The Good, The Very Good and The Ugly
U.S. Open 2021: Brooksy's shuffle-in-place 71 and four other surprising rounds from Day 3 at Torrey Pines
Russell Henley holding his nerve to hold onto the lead in the 121st U.S. Open Saturday probably surprised a lot of people. It might even have surprised Russell Henley.
Mackenzie Hughes making a run at the top was very much a surprise. Phil Mickelson making a run at the bottom had to be a surprise, too. Richard Bland falling back maybe was not a surprise. Xander Schauffele and Jon Rahm, each seeking his first major title, were mild surprises in falling back slightly, but they didn’t shoot themselves out of it.
A U.S. Open usually is filled with the predictable and the unpredictable. And the predictably unpredictable. But do you know what was the most surprising development in the third round at the South Course at Torrey Pines?
With several of the big names moving into contention, including (ssshhhhh) Bryson DeChambeau, the defending champion, on a course that definitely could be had, two-time U.S. Open winner Brooks Koepka couldn’t find that major gear we’re all used to seeing. An even-par 71 on a day when 17 players broke par was not part of your standard Brooks-in-a major script.
Going into Sunday’s final round there are 13 players ahead of him on the leader board and another seven with whom he’s tied at even-par 213. Now, it’s not like he’s totally out of it. He’s just not in it the way we’ve come to expect. Shocking, really.
Here are four other surprises on Day 3 in San Diego:
Because golf surprise: Mackenzie Hughes, 68
Sean M. Haffey
We were still trying to wrap our heads around his second-round 67, his only round in the 60s since the first round of the RBC Heritage, and now Hughes throws a 68 at the field and he’s tied for the lead with Henley and Louis Oosthuizen. Hughes came into the championship having missed his last five cuts. His best round was an even-par 70 at the Charles Schwab Challenge. He ranks 189th in strokes gained/tee to green, not a harbinger of success in a U.S. Open. Neither is the fact that the 30-year-old Canadian had never made the cut before in three previous U.S. Opens starts. So, naturally, he’s 18 holes away from his second career victory. The first was four years ago. It boggles the mind.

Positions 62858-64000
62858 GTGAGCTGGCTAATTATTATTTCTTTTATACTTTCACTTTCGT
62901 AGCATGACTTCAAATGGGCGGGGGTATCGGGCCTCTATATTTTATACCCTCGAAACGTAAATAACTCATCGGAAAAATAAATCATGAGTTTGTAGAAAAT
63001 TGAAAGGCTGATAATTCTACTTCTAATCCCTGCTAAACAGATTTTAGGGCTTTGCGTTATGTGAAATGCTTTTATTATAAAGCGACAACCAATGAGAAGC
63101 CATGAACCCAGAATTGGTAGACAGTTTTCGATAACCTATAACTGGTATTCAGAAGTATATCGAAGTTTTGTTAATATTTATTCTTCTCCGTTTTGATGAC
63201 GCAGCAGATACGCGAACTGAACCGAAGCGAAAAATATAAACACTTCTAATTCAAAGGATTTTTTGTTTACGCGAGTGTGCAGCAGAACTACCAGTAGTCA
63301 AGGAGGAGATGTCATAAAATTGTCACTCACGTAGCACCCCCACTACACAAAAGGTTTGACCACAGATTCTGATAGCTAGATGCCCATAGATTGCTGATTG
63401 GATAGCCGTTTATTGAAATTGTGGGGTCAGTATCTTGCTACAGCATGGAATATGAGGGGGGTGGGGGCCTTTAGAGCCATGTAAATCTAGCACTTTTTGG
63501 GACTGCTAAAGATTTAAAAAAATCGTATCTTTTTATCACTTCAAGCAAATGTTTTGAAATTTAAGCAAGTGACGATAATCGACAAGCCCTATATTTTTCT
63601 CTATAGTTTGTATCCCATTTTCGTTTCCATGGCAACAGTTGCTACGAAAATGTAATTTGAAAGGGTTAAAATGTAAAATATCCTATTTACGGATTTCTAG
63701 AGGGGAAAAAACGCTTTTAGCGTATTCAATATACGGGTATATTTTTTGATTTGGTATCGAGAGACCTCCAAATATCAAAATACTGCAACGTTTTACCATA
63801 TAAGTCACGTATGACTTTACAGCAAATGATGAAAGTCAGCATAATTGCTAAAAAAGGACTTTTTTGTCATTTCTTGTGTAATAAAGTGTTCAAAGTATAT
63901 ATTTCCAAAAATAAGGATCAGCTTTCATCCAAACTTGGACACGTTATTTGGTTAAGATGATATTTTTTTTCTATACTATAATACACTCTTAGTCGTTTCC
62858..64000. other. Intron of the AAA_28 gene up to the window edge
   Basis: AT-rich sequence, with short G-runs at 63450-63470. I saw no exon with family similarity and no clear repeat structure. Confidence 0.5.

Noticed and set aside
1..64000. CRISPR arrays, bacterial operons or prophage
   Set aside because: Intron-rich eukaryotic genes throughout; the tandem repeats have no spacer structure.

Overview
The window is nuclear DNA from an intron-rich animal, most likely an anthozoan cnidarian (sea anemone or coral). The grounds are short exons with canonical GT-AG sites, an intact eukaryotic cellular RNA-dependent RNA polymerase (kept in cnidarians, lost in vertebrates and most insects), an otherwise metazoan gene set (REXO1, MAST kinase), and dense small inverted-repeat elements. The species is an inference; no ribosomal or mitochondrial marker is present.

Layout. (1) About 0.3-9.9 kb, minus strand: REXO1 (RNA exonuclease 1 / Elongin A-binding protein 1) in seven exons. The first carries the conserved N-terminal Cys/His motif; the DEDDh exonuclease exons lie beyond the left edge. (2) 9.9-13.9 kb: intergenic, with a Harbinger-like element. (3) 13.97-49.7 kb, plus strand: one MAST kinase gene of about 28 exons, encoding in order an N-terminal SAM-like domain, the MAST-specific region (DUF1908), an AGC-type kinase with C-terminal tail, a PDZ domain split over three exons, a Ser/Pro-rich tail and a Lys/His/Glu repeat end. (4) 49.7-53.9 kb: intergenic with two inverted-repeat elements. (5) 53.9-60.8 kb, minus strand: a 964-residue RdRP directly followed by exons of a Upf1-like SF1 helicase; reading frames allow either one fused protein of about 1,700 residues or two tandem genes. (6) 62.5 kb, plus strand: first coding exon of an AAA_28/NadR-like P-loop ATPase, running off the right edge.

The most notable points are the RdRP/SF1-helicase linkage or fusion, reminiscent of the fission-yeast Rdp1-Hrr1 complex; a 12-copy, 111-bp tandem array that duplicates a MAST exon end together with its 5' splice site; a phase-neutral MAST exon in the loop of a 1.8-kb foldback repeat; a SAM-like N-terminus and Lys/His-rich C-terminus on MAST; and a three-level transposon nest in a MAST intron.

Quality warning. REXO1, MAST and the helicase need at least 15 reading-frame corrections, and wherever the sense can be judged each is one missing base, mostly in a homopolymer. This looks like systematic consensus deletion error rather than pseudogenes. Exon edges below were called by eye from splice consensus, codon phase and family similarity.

Can’t go home again surprise (Lefty Division): Phil Mickelson, 76
After a 69 on Friday to make the cut, Mickelson reverted to “I hate this golf course” form on Saturday. A three-putt par at the last summed up the day for the San Diego native and reigning PGA champion, but then Phil said this and put the cherry on top of a hot mess: “I played really well yesterday and thought I had it, I was going to make a run. And I just completely lost it today.” That he did.
Pressure-filled surprise: Akshay Bhatia, 73.
Making the cut on the number (four over) in his U.S. Open debut, Bhatia, 19, was the odd man in the field of 71 to advance to the weekend, and drew a marker, which usually augurs a somewhat relaxing situation. But not for Bhatia, who was joined by Jason Gore, a former PGA Tour player who is in his third year as USGA player relations director. Gulp. Gore’s caddie was outgoing USGA CEO Mike Davis. Double gulp. But the North Carolina kid did OK, converting two birdies against four bogeys while probably feeling more self-conscious about his every move and mannerism than ever before, save maybe his pro debut. Good learning experience.
Farmers Insurance Open, Part 2 surprise
We truly expected the USGA would put a little fire into the South Course for Saturday’s third round the way it reinforced Winged Foot last year in the second round. Never happened. In the final accounting of Day 3, we saw 28 rounds of par or better. By comparison, in the third round of the Farmers Insurance Open in January there were 27 scores of par or better—and that was with the South Course playing at par-72. Thirteen players are under par through 54 holes, while only three men were under par in the 2008 U.S. Open at Torrey Pines. We get that it’s difficult finding that happy medium to setups, not wanting to “cross the line.” Our answer to that is, screw it, cross the line. P.J. Boatwright would.